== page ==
Back to Journals » Patient Related Outcome Measures » Volume 9

Impact of novel antifibrotic therapy on patient outcomes in idiopathic pulmonary fibrosis: patient selection and perspectives

Authors Graney BA, Lee JS

Received 5 April 2018

Accepted for publication 29 June 2018

Published 21 September 2018 Volume 2018:9 Pages 321—328


Checked for plagiarism Yes

Review by Single anonymous peer review

Peer reviewer comments 3

Editor who approved publication: Professor Lynne Nemeth

Bridget A Graney, Joyce S Lee

Division of Pulmonary Sciences and Critical Care Medicine, University of Colorado Anschutz Medical Campus, Aurora, CO, USA

Abstract: Patients with idiopathic pulmonary fibrosis, an incurable, progressive fibrotic interstitial lung disease, suffer an impaired quality of life due to symptoms, resultant functional limitations, and the constraints of supplemental oxygen. Two antifibrotic medications, nintedanib and pirfenidone, are approved for the treatment of idiopathic pulmonary fibrosis. Both medications slow the rate of decline of lung function, but their effect on patient-reported outcomes is not yet fully understood. Nintedanib may slow the decline in health-related quality of life for treated patients. Pirfenidone may slow the progression of dyspnea and improve cough. Patients and providers should participate in shared decision-making when starting antifibrotic therapy, taking into consideration the benefits of treatment in addition to drug-related side effects and dosing schedules. Although antifibrotic therapy may have an impact on health-related quality of life, providers should also focus on comprehensive care of the patient to improve health-related outcomes. This includes a multidisciplinary evaluation, diagnosis and treatment of comorbid medical conditions, and referral to and participation in a pulmonary rehabilitation program.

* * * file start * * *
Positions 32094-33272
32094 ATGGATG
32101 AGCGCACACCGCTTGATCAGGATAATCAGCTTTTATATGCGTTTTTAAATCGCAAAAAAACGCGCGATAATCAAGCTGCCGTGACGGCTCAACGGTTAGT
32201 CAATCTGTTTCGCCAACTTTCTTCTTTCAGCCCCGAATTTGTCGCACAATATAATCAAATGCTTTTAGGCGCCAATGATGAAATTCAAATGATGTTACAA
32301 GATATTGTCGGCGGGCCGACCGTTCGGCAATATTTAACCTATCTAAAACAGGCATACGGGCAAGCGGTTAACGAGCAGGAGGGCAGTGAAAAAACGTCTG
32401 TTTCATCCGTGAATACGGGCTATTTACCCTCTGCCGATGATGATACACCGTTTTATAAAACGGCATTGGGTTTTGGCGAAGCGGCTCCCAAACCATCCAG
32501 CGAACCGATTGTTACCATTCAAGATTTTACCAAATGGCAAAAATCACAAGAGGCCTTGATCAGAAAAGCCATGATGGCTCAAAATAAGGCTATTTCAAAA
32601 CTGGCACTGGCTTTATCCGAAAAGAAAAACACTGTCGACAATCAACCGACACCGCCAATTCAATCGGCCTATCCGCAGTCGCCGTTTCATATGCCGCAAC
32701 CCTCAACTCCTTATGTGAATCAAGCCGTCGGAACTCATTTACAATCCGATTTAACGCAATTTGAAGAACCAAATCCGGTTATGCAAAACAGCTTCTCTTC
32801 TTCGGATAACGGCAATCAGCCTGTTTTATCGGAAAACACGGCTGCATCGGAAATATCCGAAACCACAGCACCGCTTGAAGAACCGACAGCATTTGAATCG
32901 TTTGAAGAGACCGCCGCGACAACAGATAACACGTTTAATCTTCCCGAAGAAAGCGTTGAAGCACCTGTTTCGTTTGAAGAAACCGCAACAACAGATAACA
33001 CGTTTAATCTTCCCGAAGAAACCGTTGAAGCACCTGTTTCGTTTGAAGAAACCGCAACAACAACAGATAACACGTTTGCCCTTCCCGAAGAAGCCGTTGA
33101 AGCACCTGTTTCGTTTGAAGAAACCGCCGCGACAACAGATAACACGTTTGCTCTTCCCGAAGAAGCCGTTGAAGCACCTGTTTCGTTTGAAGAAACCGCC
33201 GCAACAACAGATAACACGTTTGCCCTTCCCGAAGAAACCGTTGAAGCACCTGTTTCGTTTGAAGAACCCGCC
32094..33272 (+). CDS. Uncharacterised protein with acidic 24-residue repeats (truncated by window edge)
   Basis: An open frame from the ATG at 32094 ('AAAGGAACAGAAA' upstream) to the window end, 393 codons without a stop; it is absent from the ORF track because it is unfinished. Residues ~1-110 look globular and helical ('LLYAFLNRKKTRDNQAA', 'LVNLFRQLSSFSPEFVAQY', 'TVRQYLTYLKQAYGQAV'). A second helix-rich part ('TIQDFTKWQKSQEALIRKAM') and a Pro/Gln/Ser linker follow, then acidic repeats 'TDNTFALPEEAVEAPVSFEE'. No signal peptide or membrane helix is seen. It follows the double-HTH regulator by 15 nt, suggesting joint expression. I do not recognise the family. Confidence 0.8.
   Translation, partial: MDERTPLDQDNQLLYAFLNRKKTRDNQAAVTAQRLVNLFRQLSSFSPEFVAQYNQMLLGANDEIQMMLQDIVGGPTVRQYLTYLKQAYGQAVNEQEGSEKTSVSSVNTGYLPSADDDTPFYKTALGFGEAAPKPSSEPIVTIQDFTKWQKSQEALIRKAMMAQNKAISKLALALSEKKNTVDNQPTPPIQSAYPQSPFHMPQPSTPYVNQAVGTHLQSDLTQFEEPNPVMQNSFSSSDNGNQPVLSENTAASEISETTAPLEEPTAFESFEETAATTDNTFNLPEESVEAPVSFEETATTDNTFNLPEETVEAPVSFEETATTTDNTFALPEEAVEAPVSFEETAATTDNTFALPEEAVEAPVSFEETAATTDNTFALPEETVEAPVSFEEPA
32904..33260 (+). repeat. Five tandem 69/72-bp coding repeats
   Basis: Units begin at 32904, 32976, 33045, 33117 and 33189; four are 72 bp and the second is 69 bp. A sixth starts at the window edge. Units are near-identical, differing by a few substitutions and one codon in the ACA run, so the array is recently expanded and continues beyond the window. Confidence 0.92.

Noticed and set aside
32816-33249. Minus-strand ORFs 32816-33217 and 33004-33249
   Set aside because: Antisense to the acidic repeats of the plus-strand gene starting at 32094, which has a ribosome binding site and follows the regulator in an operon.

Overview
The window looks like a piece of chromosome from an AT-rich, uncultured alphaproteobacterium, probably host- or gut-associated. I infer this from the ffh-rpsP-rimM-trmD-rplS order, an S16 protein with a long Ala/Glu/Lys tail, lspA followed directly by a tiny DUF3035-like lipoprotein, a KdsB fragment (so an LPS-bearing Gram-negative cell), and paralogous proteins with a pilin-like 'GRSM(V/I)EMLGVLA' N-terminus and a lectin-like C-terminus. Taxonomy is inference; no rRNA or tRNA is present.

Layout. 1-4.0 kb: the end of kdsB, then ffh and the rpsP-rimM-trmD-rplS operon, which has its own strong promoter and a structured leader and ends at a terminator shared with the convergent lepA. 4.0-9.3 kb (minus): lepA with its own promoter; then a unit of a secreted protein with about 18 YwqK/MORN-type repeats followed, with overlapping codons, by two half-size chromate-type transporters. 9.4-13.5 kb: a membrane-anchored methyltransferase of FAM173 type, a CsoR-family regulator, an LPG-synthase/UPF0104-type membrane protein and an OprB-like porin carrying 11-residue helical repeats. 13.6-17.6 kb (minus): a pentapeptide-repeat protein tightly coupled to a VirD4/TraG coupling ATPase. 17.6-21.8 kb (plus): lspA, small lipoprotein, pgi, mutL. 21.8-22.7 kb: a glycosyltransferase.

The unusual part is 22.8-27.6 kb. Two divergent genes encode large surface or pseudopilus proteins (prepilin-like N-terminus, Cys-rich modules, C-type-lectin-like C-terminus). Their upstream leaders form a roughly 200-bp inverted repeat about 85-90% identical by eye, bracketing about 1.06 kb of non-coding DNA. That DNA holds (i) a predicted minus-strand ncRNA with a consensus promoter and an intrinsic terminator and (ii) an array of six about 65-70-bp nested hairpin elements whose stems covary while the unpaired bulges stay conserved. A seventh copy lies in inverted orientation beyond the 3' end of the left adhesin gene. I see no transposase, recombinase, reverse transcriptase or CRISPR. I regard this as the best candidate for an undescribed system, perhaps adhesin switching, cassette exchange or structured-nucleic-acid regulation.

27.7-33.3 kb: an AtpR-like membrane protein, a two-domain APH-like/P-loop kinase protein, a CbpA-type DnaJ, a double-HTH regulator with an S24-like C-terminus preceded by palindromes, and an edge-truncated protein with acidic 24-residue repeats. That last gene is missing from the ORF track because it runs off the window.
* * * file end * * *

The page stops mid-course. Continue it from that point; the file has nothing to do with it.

Keywords: interstitial lung disease, idiopathic pulmonary fibrosis, patient-reported outcome measures, quality of life, nintedanib, pirfenidone

Creative Commons License This work is published and licensed by Dove Medical Press Limited. The full terms of this license are available at and incorporate the Creative Commons Attribution - Non Commercial (unported, v3.0) License. By accessing the work you hereby accept the Terms. Non-commercial uses of the work are permitted without any further permission from Dove Medical Press Limited, provided the work is properly attributed. For permission for commercial use of this work, please see paragraphs 4.2 and 5 of our Terms.

Download Article [PDF]  View Full Text [HTML][Machine readable]